The complete guide to installing Nextcloud on Debian 10

Today we’re installing the free and open source cloud platform Nextcloud on a machine running Debian 10. Nextcloud is, in a nutshell, a secure self-hosted replacement for Dropbox, Google Docs and Google Calendar. You should own your data – not the big companies. The guide somewhat resembles the WordPress how-to – as we did then we set up a database, a web server and a website written in PHP that is meant to sit behind a reverse proxy giving it a secure connection to the internet.

Just a note: there are more simple ways of doing this, either by using Docker (link here) or by using Snaps (link here) – but you won’t get the same ability to tweak, configure or add third party apps. And most importantly, you won’t learn how it works.

I. The Database

We start off with installing a relational database management system.

apt -y install mariadb-server mariadb-client

Then we set it up, use a long secure password for the root user.


Now it’s time to create the database and database user Nextcloud will be using.

mysql -u root -p
CREATE USER 'nextcloud_user'@'localhost' IDENTIFIED BY 'super-secure-password'; CREATE DATABASE nextcloud_db; GRANT ALL PRIVILEGES ON nextcloud_db.* TO 'nextcloud_user'@'localhost'; FLUSH PRIVILEGES; QUIT

II. The Web Server

Since Nextcloud is written in PHP, we have to install it (and some extensions).

apt -y install php php-{cli,xml,zip,curl,gd,cgi,mysql,mbstring,imagick,intl}

The last thing we have to install is our web server that will be hosting our Nextcloud instance.

apt -y install apache2 libapache2-mod-php

With that done we have to make a few adjustments to the PHP settings, search for and replace the following values in /etc/php/7.3/apache2/php.ini.

nano /etc/php/7.3/apache2/php.ini
date.timezone = Europe/Stockholm memory_limit = 512M upload_max_filesize = 500M post_max_size = 500M max_execution_time = 300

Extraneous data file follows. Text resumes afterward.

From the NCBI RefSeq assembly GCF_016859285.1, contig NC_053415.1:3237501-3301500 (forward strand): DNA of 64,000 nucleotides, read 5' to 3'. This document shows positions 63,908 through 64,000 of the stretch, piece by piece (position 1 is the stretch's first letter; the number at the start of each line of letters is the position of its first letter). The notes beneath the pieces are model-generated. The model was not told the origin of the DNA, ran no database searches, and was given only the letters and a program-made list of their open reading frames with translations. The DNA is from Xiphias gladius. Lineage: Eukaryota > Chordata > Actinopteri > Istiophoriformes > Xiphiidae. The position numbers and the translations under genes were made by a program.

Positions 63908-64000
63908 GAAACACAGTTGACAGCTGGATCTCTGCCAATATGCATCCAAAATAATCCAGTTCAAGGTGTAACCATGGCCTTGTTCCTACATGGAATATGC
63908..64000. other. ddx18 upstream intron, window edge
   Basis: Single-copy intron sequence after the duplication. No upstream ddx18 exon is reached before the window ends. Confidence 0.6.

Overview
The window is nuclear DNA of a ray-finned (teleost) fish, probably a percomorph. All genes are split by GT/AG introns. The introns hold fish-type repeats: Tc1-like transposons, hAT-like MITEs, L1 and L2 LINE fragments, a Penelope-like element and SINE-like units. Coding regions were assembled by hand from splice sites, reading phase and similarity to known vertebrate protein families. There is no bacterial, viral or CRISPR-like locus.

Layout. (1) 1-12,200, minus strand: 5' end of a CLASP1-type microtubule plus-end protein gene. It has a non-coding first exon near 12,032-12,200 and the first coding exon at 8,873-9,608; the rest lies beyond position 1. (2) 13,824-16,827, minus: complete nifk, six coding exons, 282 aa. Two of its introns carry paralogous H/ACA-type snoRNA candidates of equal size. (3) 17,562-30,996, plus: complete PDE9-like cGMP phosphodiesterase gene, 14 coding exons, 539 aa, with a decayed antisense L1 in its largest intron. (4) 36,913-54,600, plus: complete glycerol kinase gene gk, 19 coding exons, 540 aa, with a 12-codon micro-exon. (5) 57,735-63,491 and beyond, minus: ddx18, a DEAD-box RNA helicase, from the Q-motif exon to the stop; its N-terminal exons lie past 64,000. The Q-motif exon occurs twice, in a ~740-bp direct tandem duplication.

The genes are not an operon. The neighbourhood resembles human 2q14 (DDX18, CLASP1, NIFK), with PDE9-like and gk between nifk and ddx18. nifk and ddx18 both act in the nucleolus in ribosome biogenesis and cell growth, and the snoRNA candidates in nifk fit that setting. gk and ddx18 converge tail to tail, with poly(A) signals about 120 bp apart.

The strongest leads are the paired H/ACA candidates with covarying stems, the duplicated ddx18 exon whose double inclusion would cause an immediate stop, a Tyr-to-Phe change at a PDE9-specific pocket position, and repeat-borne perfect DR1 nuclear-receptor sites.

It’s time to download the latest version of Nextcloud (at the time of writing it is 18).

wget unzip

Then we place it in our website folder (by default /var/www/html) and change the permissions, but first we delete the default website Apache installed.

rm /var/www/html/index.html cd nextcloud/ mv * /var/www/html/ mv .htaccess /var/www/html/ mv .user.ini /var/www/html/ chown -R www-data:www-data /var/www/html chmod -R 755 /var/www/html

Since it’s more secure not storing your data in a subfolder to /var/www we create a dedicated folder for Nextcloud data outside of it.

mkdir /nextcloud-data chown -R www-data:www-data /nextcloud-data

Now we edit our Apache configuration so that it looks something like this – use your own email and website address.

nano /etc/apache2/sites-available/nextcloud.conf
<VirtualHost *:80> # The ServerName directive sets the request scheme, hostname and port that # the server uses to identify itself. This is used when creating # redirection URLs. In the context of virtual hosts, the ServerName # specifies what hostname must appear in the request's Host: header to # match this virtual host. For the default virtual host (this file) this # value is not decisive as it is used as a last resort host regardless. # However, you must set it for any further virtual host explicitly. #ServerName ServerAdmin DocumentRoot /var/www/html ServerName <Directory /var/www/html/> Options +FollowSymlinks AllowOverride All Require all granted <IfModule mod_dav.c> Dav off </IfModule> SetEnv HOME /var/www/html SetEnv HTTP_HOME /var/www/html </Directory> # Available loglevels: trace8, ..., trace1, debug, info, notice, warn, # error, crit, alert, emerg. # It is also possible to configure the loglevel for particular # modules, e.g. #LogLevel info ssl:warn ErrorLog ${APACHE_LOG_DIR}/error.log CustomLog ${APACHE_LOG_DIR}/access.log combined # For most configuration files from conf-available/, which are # enabled or disabled at a global level, it is possible to # include a line for only one particular virtual host. For example the # following line enables the CGI configuration for this host only # after it has been globally disabled with "a2disconf". #Include conf-available/serve-cgi-bin.conf </VirtualHost>